August 10, 2017 by Dymphna

Maybe you’re lucky you missed the boat..?

How to time the market perfectly and go broke.

The thing to remember about real estate is that it’s possible to lose money in every market.

Obviously, you’ve got to try a little harder to lose money in some markets more than others. You’ve got to search a little harder for those properties that are going to burn a hole in your pocket.

But they’re definitely out there.

For example, Property Observer was running the story about the recent sale of a one-bedroom apartment in St. Kilda, Melbourne.

The last owners bought it in 2010, and sold it this month. How do you think they did? How much capital gain do you think they put in their pockets over those seven years?

Remember that property has had a bull-tearing run in Melbourne in recent years. Between 2010 and 2017, apartment prices have grown 33%. Houses have grown almost 50%.

And this is a premium studio in one of Melbourne’s premier suburbs. Here’s a picture:

With all the stylish appointments you’d expect:

Built in 1960 it features original timber floors and has its own built-in robes and separate study nook for the bedroom. Stainless steel appliances and tiled splashbacks for the kitchen are also included.

There is also a large living and dining area along with an entry level car space. The property is in close proximity to shops, restaurants and public transport.

So how do you think they did? Have a guess.

The secured $307,000 for the property…

… netting them a capital gain of exactly $0.

Yep. Zero percent growth. Average that out and it’s zero percent a year. Zero.

In a market that’s grown 30-50% in that time frame, that’s a big swing and a miss.

Now look, I’ve got no idea what the story is with this property. Maybe the new owners have picked it up for a song. Maybe the previous owners over-paid in a massive way.

I’m guessing they probably made two mistakes. The first was to over-pay for a fully reno’d apartment, that left them with no room manufacture equity themselves. It looks like future capital growth was fully factored in at the time they bought it.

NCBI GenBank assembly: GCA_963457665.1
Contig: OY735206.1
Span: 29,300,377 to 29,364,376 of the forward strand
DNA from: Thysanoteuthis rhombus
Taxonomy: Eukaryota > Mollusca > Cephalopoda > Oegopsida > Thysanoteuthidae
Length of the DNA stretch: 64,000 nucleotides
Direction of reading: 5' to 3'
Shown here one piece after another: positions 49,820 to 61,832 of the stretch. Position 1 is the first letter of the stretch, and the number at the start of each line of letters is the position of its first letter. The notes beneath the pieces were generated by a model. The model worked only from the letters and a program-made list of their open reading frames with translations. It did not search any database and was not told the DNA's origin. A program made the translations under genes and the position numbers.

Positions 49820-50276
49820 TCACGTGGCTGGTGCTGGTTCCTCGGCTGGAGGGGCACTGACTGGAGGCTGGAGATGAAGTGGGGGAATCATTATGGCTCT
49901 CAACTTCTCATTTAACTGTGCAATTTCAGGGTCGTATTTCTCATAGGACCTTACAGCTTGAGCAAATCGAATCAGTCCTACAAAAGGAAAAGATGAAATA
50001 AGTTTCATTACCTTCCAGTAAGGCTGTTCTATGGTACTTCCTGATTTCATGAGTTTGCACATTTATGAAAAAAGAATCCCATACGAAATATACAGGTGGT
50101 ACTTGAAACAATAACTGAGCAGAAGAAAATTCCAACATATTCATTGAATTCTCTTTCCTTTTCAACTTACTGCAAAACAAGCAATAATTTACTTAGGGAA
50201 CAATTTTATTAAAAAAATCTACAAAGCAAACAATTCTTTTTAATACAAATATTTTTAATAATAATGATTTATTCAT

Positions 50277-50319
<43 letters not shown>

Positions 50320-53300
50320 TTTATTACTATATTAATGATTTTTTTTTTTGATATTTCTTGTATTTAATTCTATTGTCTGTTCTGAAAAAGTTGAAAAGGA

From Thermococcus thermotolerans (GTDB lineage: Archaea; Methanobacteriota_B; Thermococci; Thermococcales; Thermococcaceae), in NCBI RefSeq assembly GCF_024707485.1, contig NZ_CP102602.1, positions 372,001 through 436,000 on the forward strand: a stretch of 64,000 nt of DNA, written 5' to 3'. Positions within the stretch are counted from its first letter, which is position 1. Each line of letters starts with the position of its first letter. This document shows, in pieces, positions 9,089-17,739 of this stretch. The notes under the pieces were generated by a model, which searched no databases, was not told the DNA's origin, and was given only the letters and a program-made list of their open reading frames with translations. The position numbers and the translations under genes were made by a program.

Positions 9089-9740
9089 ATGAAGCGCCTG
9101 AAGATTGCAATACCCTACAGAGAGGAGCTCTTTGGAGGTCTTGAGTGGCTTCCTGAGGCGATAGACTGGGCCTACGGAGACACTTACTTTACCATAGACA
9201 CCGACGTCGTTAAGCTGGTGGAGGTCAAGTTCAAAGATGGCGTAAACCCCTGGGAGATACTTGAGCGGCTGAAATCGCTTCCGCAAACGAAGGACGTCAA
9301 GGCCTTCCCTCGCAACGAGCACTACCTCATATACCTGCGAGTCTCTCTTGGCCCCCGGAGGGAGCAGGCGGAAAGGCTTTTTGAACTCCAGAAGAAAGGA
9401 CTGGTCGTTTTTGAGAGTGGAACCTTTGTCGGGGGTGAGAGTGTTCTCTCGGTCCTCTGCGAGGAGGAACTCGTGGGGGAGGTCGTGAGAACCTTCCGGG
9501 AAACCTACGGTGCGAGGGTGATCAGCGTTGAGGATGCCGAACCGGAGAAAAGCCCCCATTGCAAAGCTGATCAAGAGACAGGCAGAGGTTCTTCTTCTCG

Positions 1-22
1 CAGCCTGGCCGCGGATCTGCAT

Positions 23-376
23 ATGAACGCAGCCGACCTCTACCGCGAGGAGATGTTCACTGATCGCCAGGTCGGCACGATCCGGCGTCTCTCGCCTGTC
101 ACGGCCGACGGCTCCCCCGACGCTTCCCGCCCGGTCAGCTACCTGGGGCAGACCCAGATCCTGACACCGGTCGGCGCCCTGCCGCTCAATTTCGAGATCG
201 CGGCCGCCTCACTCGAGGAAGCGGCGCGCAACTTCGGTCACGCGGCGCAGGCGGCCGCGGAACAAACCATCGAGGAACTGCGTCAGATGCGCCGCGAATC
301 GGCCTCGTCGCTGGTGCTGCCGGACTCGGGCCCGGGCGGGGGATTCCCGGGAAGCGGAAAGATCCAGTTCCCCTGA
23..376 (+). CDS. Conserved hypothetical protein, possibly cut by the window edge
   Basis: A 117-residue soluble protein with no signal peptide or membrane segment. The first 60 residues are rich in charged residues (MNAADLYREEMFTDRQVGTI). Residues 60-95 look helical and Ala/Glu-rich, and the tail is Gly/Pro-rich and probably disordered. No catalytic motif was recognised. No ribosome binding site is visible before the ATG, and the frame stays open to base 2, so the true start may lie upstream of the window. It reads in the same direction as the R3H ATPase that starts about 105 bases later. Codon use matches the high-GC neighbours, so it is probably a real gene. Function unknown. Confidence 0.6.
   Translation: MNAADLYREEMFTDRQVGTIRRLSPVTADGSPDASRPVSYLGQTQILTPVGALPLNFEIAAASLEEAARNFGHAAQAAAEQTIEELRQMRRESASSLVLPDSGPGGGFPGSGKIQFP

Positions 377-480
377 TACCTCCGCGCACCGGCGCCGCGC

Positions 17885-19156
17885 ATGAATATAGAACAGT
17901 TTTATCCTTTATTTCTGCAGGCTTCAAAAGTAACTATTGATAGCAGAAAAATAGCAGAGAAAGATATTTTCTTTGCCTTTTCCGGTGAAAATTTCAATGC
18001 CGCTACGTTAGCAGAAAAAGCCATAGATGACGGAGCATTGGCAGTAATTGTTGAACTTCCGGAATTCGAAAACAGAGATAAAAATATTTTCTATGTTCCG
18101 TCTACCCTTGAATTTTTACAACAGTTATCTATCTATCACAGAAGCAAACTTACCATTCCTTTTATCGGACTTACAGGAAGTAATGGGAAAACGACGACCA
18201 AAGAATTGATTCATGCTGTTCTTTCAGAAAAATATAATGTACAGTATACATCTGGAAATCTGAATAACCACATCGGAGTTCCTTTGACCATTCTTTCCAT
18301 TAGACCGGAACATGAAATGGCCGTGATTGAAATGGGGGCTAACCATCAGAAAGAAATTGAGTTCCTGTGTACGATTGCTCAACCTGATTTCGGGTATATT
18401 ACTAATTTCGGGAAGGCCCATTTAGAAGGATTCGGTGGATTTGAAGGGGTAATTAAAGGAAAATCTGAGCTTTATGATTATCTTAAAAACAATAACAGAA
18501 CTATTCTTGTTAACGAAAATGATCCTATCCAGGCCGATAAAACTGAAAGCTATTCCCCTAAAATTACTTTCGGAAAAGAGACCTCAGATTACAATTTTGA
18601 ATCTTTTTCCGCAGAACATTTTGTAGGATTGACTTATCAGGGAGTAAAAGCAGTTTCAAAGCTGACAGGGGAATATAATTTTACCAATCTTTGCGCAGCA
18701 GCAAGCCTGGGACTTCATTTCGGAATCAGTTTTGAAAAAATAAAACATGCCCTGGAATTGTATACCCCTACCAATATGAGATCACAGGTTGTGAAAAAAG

(Makes you wonder how many buyers of all these shiny new apartments are going to find themselves in the same position a few years down the track).

The second mistake, and their inexperience probably cost them here too, was to take a price that just seems too cheap. I don’t know anything about this particular property, but given the area, it’s about $50K less than what I’d expect something like that to go for.

But look, I don’t know. Could be all sorts of stories going on there. But to me, it reinforces the point that we’re not just playing general trends in the market. It’s not like you’re buying an index fund and just taking broad exposure to market movements.

You’re buying a specific property at a specific price. You can buy well…

Or not.

And just as this example shows that you can lose money in every market, you can make money in every market. Because we’re buying specific properties at specific prices.

And so I hear it a lot. People who say they wished they had bought into property ten years ago. How they’re kicking themselves because they’ve missed the boat.

But this just isn’t the right way to think about it. I mean, think about the owners of that St Kilda studio. They caught the boat, and it sank.

But really, there is no boat. There is only a market that is continually offering up opportunities to those who can (and know how to!) buy well.

It’s all about what you buy, not when you buy.

So if you’re kicking yourself for not snapping up more properties in the past ten years, don’t sweat it. Who knows how many bullets you dodged.

And if you’re lamenting the fact that all the good buying opportunities have gone, don’t beat yourself up either. The hills are still full of gold – for those who know what they’re looking for.

Again education is key. A little bit of investment in the right training can save you from making dumb mistakes and can save you a heap of money, and most importantly, a lot of time.

(7 years is a long time to tie up all that money for no return.)

And sometimes it’s the investments you don’t make that really define your career.

And in that context, timing the market, as this example shows, is almost irrelevant.

Heard of any other disappointing results recently?